above: San Cataldo.
Both as you see are, remarkable. They were built by Arab architects in the years immediately after the Norman takeover. The Normans realized the Arabs had extraordinary architectural, engineering, and artistic skills, and so did not make the mistake of expelling them. Instead they employed those skills. The results are an incredible fusion of Arab-Norman architectural idiom, so distinctive of, and so unique to Sicily.
below: San Giovanni degli Ermiti.
what makes San Giovanni degli Ermiti (S John of the Hermits) particularly magical are the cloisters, old well, and the lovely shaded gardens that surround it all, a blessing and a relief in the blinding, scorching, Sicilian sun. The overall effect is of a kind of paradise. We had the entire place practical to ourselves. Quite extraordinary.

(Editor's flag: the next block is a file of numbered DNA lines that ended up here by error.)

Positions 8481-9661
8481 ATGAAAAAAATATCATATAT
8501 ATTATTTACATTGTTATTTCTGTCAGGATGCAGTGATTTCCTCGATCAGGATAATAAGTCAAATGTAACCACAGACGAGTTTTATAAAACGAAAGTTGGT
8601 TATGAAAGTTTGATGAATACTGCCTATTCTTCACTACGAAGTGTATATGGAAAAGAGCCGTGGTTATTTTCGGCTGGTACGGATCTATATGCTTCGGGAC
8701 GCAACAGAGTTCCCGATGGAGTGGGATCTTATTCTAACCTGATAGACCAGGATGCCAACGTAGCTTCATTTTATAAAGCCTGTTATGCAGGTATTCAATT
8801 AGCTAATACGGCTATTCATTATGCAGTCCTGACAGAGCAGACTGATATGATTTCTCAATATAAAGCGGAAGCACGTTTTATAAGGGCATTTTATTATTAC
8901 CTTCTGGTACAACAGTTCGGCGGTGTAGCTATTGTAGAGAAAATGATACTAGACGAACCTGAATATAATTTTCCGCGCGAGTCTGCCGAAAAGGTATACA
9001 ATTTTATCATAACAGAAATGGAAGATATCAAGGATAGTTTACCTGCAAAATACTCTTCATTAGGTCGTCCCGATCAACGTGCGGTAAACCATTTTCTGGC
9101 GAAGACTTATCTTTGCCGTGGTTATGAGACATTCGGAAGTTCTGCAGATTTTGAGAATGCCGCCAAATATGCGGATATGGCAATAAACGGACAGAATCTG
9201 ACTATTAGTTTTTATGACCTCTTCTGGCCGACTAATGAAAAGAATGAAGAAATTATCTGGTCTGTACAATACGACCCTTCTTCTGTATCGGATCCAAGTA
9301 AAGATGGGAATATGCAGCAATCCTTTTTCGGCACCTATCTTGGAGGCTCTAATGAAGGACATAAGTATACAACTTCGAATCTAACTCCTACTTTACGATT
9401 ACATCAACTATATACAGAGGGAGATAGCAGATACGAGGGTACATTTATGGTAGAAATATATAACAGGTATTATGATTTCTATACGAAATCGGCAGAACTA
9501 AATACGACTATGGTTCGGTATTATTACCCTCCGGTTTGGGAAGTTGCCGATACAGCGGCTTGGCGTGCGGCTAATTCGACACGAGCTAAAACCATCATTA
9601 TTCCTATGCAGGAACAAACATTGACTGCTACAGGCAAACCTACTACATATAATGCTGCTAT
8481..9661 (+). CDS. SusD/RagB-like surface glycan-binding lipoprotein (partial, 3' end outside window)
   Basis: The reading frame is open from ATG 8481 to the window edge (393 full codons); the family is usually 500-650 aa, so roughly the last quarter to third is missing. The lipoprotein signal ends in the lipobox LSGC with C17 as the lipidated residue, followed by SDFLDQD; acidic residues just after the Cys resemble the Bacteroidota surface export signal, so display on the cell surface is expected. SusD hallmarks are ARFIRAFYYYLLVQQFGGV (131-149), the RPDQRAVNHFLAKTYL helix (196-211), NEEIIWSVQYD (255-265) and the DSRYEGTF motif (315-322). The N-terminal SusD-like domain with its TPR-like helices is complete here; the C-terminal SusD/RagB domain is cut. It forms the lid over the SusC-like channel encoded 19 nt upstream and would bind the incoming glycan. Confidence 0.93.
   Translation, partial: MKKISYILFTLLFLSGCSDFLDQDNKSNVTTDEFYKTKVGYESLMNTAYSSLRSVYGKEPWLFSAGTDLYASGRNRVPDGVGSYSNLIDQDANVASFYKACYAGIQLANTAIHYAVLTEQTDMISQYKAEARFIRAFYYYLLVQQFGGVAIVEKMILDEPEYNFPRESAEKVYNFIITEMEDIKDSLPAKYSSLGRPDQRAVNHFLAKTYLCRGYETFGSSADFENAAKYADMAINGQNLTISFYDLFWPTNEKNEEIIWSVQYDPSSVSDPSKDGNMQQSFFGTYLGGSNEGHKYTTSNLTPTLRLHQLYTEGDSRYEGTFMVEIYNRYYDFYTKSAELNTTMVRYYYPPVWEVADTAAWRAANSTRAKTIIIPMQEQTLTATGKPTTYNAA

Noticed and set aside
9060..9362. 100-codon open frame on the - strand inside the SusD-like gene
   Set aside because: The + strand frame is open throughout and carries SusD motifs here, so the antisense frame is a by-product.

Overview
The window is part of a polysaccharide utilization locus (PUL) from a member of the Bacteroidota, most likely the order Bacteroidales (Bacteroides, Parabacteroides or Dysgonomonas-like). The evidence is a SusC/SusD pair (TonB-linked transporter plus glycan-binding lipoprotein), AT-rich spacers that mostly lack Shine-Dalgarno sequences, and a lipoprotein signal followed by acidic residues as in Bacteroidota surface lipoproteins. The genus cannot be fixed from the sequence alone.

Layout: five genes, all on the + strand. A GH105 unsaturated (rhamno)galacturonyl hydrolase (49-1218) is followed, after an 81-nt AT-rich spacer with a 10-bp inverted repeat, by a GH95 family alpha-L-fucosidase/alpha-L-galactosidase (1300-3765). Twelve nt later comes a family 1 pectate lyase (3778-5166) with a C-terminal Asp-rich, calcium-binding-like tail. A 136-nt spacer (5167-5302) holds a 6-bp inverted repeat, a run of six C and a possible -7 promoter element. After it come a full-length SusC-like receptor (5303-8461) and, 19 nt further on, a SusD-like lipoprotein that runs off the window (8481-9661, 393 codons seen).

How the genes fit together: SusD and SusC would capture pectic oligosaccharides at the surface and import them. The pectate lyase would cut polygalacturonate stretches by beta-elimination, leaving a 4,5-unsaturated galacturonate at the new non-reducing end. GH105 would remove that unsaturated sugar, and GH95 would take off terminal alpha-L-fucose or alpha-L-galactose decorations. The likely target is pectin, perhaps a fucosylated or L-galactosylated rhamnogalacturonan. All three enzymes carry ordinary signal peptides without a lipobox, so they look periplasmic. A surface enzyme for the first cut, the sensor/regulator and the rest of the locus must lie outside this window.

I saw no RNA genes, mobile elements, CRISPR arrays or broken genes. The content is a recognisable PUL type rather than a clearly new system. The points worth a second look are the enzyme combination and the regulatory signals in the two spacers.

Inside S Giovanni, the bare stipped down interior allows you too see the structure of the vaulting very clearly.
These concave domes, are of course the inside of those remarkable red domes outside.
I was also taken with these fragments of frescoes. which we understood, from the admittedly rather garbled text provided, are medieval in origin. The entire complex of buildings was one of the most beguiling, atmospheric places I’ve ever visited. Much like Palermo overall.